Chapters 11-13

Question Answer
4 Types Of Tissues Epithelial, Connective, Muscular and Nervous
Features of Epithelial Tissue Secretion, Absorption, Filtration & Excretion
Basement Membrane: What is it? Composed of? Joins and defines epithelium and connective tissue.
Composed of: Basal Lamina, reticular lamina.
Tight Junction Solid barrier.
Zipper Fastening.
eg. Urine stays within kidney because of tight junction
Gap Junction Gaps between.
Sugars and ions can pass through junction.
Adhesion Junction Do not touch.
Held together by filaments.
Enhances strength of tissue i.e. Skin.
4 Types of Connective Tissue CT Proper, Cartilage, Bone, Blood
CT Proper: Loose Features.. Found in.. Supports epithelium & organs.
Allows organs to expand & protects.
Contain Fibroblasts.
Found: Lungs, arteries & bladder
CT Proper: Dense Types Regular: Tendons & Ligaments
Irregular: Surround joints & organs
Elastic: Large arteries
Cartilage Features Lie in the lacuna, lacks blood supply, lacks nerves
Three Types of Cartilage & Where are they found 1) Hyaline: Found: Nose & ends of long bones. 2) Elastic: Found: Ear. 3) Fibrocartilage: Found: Between backbone vertebrae.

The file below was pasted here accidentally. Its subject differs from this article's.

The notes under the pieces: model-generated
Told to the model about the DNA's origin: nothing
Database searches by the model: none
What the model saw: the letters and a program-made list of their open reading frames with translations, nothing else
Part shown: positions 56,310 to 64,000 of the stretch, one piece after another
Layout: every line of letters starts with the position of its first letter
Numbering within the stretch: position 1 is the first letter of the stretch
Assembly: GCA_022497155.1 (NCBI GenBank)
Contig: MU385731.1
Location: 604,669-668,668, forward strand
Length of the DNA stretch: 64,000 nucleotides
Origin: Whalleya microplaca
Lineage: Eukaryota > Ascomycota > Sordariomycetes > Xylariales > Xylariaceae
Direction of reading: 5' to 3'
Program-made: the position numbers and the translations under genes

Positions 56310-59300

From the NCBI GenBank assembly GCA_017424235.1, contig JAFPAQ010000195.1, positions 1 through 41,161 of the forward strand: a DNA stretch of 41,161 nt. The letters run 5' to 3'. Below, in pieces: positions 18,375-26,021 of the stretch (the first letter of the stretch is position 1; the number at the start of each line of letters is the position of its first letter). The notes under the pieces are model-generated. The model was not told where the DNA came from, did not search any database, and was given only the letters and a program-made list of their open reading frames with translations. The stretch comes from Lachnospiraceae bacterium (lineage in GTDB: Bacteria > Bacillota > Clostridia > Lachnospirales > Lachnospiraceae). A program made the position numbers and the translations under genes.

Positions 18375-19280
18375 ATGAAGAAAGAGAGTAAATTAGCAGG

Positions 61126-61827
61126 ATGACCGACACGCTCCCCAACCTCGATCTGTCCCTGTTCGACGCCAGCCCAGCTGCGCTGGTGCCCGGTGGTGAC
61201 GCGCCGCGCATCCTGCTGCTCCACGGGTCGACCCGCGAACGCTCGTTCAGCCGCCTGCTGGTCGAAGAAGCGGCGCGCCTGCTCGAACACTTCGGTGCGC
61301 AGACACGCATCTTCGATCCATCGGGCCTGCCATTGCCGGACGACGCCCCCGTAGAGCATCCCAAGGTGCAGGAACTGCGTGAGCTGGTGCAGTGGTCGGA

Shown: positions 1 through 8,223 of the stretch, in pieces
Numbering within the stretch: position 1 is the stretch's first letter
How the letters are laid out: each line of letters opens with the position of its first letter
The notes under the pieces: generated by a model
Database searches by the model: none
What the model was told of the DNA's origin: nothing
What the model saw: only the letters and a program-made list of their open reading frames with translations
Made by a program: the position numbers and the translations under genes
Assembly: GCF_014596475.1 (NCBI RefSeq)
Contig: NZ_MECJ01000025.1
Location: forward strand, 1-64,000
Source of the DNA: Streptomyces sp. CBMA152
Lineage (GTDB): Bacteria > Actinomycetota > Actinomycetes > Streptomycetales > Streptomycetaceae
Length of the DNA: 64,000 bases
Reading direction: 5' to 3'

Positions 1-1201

Bone Features Lie in the lacuna, matrix with calcium salts. Protects, supports, mineral storage, blood formation
Two Types of Bones 1) Compact
2) Spongy
Components of Blood & their functions 1) Plasma
2) Formed Elements
– Red BC
Carry oxygen
– White BC
Fight infection
– Platelets
Blood Clotting
Three Types of Muscular Tissue Skeletal, Smooth and Cardiac
Skeletal: Function, Voluntary or Involuntary, Appearance – Muscles attached to Skeleton
– Voluntary
– Striped & Multinuclear
Smooth: Location, Voluntary or Involuntary, Appearance – Blood vessels & walls of digestive tact
– Involuntary
– Spindle Shaped, Single nuclear
Cardiac: Location, Voluntary or Involuntary, Appearance – Wall of heart
– Involuntary
– Stripped & Single nuclear
Neurons: Location, Function, Appearance – Found: Brain and spinal cord
– Conduct Impulses
– Made up of Cell body, dendrites and axon.
Types of Homeostasis: How they work? Negative Feedback: Body keeps internal environment to a set point by pushing itself in opposite state of environment.
Positive Feedback: Brings body into a greater change into the same direction.